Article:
As much as the metaverse is about building 3D experiences and immersive worlds, there is an equal sense of importance in new governance and being community-oriented. For Dr Giovanna Graziosi Casimiro, metaverse producer at Decentraland Foundation, the open-source metaverse means a lot of “rethinking the way we rule things, the way we build tools together, the way we’re going to make the Internet something that people build for people.” 
 
This shift of ownership in web3 exerts profound effects on creativity and innovation. Web2.0 was dominated by posting for likes and shares, and the monetising of this attention, but web3 will enable creators to display and allow access to content that they have the rights and ownership to. ‘Godmother of the Metaverse’ Cathy Hackl provided an example: her 10-year-old son makes roughly USD$200 in Robux each month for the worlds and experiences he builds as a Roblox developer. “He’s world-building, he’s creating, and [web3 is] allowing him to share in the value of his creations,” she said.
 
Working with digital assets also means the ability to story-tell and engage in new ways — great news for brands looking to reach new consumers or promote their brand story. What Tracey Mancenido, director of digital product creation at Tommy Hilfiger, finds most exciting is the interaction and play between the physical and digital, in both products and experiences. She stated, “How we digitally express ourselves …  is not bound by the physical world … only the limitations of our own imaginations.”
 
Digital assets are also inextricably tied with the idea of identity within web3. Miko Matsumura, general partner with Gumi Cryptos Capital, defined the new data model for web3 as “self-sovereign identity, self-sovereign information, and self-sovereign data” — identity is not just about authentication anymore, but has become the data model itself. 
 
Metaverse in APAC
 
As expected, both consumers and brands are quick on the uptake when it comes to the Asia-Pacific region. Rahul Sachitanand, associate editor at Campaign Asia-Pacific, revealed how a mere 15 to 20 months ago, web3 was viewed as a far-off concept. Now, banking corporations such as HSBC and DBS have invested in the metaverse, with consumer goods companies like Colgate and many other startups also entering the virtual setting.
 
The big consumer markets of China and India are already big users of mobile devices and highly familiar with virtual worlds. The audience potential is there, but the ball lies in the courts of marketing leaders to allocate resources between established web2.0 efforts and interest in web3. Sachitanand posited that brand experts are just beginning to understand the metaverse, feeling their way into the realm with small pilot projects. After this phase settles down we should see larger commercial rollouts, he said, citing how the city administration in Seoul has invested roughly $3 billion in the metaverse to make citizen services more accessible.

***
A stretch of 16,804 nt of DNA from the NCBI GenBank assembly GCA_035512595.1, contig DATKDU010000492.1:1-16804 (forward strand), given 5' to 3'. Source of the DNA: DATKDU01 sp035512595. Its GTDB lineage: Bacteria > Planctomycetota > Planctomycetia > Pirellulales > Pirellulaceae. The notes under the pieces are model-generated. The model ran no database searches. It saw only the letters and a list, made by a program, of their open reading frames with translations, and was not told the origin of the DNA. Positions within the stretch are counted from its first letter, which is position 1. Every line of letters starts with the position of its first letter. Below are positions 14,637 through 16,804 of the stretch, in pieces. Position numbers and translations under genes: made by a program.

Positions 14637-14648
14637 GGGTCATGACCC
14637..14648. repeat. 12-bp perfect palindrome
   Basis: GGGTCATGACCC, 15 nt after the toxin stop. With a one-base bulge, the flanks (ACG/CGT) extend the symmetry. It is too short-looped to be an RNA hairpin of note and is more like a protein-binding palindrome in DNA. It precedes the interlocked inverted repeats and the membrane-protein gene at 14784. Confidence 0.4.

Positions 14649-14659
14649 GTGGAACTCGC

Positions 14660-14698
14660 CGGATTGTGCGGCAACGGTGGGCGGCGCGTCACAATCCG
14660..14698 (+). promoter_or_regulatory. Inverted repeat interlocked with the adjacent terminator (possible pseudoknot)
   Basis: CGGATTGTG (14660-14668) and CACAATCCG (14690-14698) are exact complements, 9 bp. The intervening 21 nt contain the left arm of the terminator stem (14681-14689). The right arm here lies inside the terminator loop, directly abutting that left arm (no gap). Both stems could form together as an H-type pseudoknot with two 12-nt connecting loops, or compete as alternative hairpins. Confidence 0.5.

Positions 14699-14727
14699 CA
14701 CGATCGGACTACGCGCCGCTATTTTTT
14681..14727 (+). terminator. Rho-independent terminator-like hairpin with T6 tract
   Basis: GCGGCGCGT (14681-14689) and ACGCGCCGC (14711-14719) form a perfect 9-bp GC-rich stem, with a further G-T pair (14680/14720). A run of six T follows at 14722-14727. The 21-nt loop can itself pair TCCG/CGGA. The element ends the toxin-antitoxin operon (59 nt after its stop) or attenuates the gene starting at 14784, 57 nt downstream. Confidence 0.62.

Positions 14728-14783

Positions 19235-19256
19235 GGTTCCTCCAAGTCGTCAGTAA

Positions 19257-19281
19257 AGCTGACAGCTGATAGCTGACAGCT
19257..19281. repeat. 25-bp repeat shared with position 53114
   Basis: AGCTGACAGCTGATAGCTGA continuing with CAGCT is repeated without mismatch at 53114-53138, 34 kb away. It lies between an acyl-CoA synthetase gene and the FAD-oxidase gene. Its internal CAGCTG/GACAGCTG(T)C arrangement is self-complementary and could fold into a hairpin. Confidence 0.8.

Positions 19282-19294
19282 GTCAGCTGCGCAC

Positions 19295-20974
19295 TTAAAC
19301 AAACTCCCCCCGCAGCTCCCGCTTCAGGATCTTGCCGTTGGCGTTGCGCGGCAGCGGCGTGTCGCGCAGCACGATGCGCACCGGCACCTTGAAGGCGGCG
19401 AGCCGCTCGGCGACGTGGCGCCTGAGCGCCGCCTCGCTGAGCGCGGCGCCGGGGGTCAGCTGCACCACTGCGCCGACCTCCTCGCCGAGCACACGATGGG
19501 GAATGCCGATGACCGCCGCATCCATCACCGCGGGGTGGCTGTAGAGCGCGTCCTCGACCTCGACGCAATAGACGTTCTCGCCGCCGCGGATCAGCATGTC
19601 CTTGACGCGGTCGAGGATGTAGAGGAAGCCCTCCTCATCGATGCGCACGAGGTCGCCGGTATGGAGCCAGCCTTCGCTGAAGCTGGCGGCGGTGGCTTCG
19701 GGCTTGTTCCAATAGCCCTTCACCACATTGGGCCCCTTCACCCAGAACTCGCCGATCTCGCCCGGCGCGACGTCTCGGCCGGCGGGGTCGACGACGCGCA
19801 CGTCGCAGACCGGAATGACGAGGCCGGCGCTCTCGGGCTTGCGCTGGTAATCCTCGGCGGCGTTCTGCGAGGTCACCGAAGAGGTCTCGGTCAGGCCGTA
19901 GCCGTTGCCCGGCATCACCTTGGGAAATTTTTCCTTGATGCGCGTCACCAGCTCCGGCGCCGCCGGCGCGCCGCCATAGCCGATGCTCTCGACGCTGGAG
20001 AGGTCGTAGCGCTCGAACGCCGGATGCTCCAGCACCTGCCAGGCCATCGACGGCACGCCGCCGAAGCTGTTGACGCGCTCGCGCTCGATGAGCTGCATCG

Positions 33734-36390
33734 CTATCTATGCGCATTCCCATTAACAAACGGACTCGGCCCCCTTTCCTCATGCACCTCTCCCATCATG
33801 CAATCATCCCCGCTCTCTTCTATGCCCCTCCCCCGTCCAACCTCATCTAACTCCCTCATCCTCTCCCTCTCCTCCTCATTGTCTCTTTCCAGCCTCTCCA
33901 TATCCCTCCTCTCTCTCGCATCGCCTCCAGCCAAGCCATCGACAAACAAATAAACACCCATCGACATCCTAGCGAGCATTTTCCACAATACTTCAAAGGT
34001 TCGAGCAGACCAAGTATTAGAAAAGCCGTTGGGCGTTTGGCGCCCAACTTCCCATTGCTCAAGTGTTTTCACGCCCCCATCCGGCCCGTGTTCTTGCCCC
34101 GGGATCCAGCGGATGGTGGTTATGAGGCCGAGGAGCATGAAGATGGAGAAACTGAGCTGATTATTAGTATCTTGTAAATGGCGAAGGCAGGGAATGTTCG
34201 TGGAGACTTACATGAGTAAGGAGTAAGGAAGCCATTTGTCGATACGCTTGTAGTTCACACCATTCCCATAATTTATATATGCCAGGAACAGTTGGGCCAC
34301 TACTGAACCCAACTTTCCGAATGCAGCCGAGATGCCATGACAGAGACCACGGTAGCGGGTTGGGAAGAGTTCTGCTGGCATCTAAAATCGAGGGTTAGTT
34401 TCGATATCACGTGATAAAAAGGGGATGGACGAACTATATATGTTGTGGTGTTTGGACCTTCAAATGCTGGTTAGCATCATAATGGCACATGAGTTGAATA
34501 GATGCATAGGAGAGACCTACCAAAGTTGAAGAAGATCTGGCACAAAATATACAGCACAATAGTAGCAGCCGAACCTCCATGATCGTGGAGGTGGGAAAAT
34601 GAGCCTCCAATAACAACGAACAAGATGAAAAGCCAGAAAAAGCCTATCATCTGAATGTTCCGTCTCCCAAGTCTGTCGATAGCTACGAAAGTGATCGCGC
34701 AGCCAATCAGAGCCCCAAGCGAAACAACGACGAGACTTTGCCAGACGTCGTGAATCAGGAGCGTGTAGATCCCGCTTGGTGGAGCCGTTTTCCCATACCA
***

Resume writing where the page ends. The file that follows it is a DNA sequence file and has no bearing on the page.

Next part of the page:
Nevertheless, Sachitanand is excited about the long-term possibilities ahead. “There’s a fundamental shift that can happen in areas like education, healthcare, [and] government services, totally disrupting how we look at these sectors … and how we access them today.”
 
The case for diversity and equity
 
Modern living comes with societal constraints that we might be unable to fully shake off in our day-to-day lives. These can include expectations related to race, gender expression, sexuality, class, mental and physical health, and many more.
 
However, in the metaverse, users are no longer defined by these characteristics. They are free to interact and explore the boundless worlds available to them as they wish. Anna Seaman, curator and co-founder of MORROW Collective, explained, “When you enter the metaverse platform, it doesn’t matter who you are. You can be … just an expression of yourself, using technology to break down all those boundaries.”